Bryan Schott’s Political BS: Get Ready for the John Swallow Charm Offensive

What happens if the feds decline to prosecute Attorney General John Swallow?


Reports are swirling that could happen any day now, and it would be an important development in the ongoing investigations into Utah’s beleaguered Attorney General.

It’s true that no federal charges won't mean the numerous other proceedings against Swallow will go away, but most Utahns may not make that distinction. It will be an important PR win for him. And, in politics, public perception is as important as oxygen…maybe more so.

If and when that news is made public, expect Swallow and his lawyers to come out guns blazing – screaming about his innocence. The charm offensive from his team will be massive and relentless. There will be a limited window for Swallow to take advantage of a rare positive story about him, and I expect him to milk it for all it’s worth.

A lack of federal involvement will allow Swallow to run with a “why is everybody picking on me” story. For the more politically astute Utahns, that refrain won’t hold water. But, for the majority of residents who aren’t paying much attention to the story, it could be a game changer. It allows him to say the media is on a witch hunt (a message he’s hinted at before), plus it makes him a more sympathetic figure.

This is the kind of thing that can turn public opinion. No, it won’t be a total makeover of Swallow’s reputation – he’s not exactly a boy scout – but it will make many wonder what the big deal really is. That plays directly into Swallow’s hands.

He can fight back against any new negative news story with a convenient “why are we still doing this? I’ve already been cleared by the feds” answer. He can highlight the resources being used to investigate him, painting them as a waste. Mostly, he will be able to say the ongoing investigations are hurting his ability to do his job – and he doesn’t understand why we are continuing down this road.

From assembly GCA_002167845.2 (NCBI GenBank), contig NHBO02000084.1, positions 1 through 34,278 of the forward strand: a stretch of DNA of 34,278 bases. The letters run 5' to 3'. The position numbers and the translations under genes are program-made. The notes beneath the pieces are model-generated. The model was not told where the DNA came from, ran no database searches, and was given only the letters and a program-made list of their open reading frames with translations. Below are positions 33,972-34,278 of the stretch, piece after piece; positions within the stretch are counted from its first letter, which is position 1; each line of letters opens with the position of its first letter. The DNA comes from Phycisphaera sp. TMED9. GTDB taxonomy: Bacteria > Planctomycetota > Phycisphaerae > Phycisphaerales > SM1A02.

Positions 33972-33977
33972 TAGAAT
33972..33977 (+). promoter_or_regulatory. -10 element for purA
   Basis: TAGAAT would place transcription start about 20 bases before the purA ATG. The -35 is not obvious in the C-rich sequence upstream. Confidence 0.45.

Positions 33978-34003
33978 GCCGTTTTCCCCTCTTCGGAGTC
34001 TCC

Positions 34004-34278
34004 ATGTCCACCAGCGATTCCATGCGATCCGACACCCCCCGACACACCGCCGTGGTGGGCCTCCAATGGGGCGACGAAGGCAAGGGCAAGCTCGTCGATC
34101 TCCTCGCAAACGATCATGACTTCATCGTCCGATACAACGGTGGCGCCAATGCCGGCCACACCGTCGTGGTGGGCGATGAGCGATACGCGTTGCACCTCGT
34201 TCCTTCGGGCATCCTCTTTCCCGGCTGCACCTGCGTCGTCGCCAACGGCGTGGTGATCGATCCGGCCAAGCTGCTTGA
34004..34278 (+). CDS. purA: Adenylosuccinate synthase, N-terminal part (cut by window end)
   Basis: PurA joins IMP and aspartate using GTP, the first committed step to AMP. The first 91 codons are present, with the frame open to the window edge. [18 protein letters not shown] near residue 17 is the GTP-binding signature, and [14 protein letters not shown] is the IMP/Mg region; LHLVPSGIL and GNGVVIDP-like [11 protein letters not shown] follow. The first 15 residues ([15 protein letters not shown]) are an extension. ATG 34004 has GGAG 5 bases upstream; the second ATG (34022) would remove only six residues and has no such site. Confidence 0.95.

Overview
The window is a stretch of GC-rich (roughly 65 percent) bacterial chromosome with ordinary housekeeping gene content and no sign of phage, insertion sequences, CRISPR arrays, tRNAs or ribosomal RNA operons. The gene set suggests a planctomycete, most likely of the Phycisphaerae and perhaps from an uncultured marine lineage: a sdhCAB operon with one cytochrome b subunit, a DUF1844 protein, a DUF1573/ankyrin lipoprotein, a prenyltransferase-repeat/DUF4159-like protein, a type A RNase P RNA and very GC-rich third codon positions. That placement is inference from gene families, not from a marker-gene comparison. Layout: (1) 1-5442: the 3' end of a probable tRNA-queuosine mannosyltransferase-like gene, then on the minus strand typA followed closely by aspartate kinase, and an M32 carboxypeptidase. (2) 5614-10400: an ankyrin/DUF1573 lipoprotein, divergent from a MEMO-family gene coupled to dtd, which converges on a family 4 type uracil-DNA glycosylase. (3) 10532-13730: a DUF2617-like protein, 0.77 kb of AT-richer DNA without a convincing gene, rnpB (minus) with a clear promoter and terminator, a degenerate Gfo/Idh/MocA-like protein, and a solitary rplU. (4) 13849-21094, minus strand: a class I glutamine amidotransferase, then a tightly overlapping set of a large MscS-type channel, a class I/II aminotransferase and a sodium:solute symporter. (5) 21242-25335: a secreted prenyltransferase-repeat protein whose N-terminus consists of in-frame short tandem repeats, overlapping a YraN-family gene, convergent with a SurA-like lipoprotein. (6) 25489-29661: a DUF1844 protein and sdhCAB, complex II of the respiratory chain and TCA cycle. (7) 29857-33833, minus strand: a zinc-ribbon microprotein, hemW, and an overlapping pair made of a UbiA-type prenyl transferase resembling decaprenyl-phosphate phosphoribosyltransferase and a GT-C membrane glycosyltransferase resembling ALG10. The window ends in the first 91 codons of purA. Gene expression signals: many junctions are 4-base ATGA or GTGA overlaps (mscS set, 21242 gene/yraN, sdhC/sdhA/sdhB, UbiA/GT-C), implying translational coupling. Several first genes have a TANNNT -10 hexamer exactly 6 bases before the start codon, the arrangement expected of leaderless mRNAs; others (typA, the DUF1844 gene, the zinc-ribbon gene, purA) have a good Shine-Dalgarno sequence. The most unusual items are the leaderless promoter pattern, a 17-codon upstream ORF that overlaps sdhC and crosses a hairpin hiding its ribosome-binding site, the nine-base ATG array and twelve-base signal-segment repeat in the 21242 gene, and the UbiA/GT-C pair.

No federal charges could cut the fledgling House investigation off at the knees – at least when it comes to public perception. It will embolden those in the House who think the probe is a waste of time and money. Groups that support Swallow, like the Utah Eagle Forum, will seize on the news and add their voices to the mix.

Swallow’s accusers will be relegated to making the “yes, but” argument about his guilt.

Question: “Did the feds decide to leave John Swallow alone?”

Answer: “Yes, but there’s still a lot of stuff to investigate.”

Most Utahns will stop listening at “yes.”

What do you think is easier to comprehend? “We still need to investigate John Swallow for this, that and the other thing,” or “No feds.” My money is on the simpler message.

Public perception is a big deal in politics, and it doesn’t take much to shape a narrative. Remember Al Gore invented the internet, John Kerry was a flip-flopper and George W. Bush wasn’t too bright. Those are simplistic ways to look at political figures, but simple usually wins out over complex.

If the feds step away from John Swallow, the simple narrative for him will be “this is a witch hunt.”

A decision not to prosecute could muddy the waters of the John Swallow situation just enough to let him slip through the net and continue downstream.